Conclusion

Our findings highlight obesity as a risk factor for overall brain/CNS tumors, meningiomas and gliomas among females, as well as for meningiomas among males.

Introduction

Glioma and meningioma are the two most common primary central nervous system (CNS) tumors, representing 70% and 20% of brain tumors, respectively [1, 2]. Gliomas originate from glial cells, are as a rule histologically malignant and are more frequent among males [1]. On the other hand, meningiomas originate from the arachnoidal cells of the leptomeninges, are typically histologically benign and are two-fold more frequent among females [3]. The risk factors for brain tumors are poorly understood [4], but may include genetic conditions and ionizing radiation [5]; occupational exposures seem also to be meaningful, as glioma has been linked with occupational exposure to arsenic, mercury and petroleum products, whereas meningioma has been associated with lead exposure [6]. The Million Women Study highlighted attained height as a risk factor for the incidence of all central nervous system tumors with an excess risk of about 20% per 10 cm increase in height [7]. Currently, there is a vivid debate regarding the effects of mobile phone use [8]. On the other hand, a meta-analysis has highlighted atopy as a potential factor inversely associated with glioma but not meningioma [9], whereas another meta-analysis did not find any significant association between smoking and glioma risk [10]. Head injury may entail at most only a small increase in the overall risk of brain tumors[11]. Hormonal and reproductive risk factors appear to be associated with meningioma risk, as positive associations with hormone replacement therapy use [12], uterine fibroids [13] and endometriosis [13] have been reported, culminating at a possibly positive association with breast cancer [14].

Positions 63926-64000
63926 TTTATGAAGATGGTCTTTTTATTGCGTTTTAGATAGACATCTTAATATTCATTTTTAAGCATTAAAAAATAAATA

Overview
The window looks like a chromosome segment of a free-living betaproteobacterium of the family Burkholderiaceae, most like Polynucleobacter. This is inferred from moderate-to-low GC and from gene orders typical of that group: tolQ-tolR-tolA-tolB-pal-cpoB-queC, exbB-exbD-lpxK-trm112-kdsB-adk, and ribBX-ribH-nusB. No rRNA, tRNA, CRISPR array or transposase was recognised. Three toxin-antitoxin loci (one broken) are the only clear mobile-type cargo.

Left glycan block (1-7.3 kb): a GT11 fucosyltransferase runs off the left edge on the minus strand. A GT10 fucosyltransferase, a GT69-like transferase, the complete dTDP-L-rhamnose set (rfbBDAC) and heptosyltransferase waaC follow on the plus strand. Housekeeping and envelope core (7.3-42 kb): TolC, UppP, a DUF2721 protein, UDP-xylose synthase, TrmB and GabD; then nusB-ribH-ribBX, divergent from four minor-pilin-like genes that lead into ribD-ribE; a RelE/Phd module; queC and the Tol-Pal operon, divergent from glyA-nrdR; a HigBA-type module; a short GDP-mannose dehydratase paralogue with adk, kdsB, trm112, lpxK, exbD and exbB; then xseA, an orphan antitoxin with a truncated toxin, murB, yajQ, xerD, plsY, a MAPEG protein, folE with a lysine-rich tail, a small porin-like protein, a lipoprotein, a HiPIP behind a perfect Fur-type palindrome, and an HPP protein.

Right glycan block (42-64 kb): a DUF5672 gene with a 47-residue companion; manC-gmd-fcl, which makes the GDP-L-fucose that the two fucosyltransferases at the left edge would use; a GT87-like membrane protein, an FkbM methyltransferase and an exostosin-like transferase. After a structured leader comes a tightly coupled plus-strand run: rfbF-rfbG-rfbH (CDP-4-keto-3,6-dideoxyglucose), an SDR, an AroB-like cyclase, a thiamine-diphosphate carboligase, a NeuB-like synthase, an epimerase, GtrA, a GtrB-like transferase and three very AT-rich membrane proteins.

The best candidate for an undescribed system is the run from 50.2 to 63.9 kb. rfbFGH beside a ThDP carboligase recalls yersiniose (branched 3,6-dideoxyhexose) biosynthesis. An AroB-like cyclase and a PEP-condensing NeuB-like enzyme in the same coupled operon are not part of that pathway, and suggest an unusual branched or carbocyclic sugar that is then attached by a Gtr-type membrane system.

Obesity is a well established risk factor for several cancer types [15]; it has been postulated that obesity may account for approximately 20% of all cancer cases [16]. The spectrum of obesity-related cancer may span colon [17], endometrial [18], postmenopausal breast [16], renal [15, 16], esophageal [15], thyroid [15, 16], prostate [19] cancer and hematological malignancies [20], whereas a recent meta-analysis performed by our team highlighted the association between obesity and melanoma among males [21]. Nevertheless, the association between obesity and CNS tumors remains rather obscure, given that CNS tumors are rather uncommon and individual studies have yielded mutually conflicting results. Recently, a meta-analysis focused especially on meningioma, synthesizing data from six studies [22]; the authors concluded that being obese, but not overweight, was associated with increased risk for meningioma, especially among females.

To our knowledge, however, no effort has been undertaken till now, to quantitatively synthesize all published cohort and case-control studies, in order to evaluate the potential association between glioma, or overall brain/CNS tumors and obesity.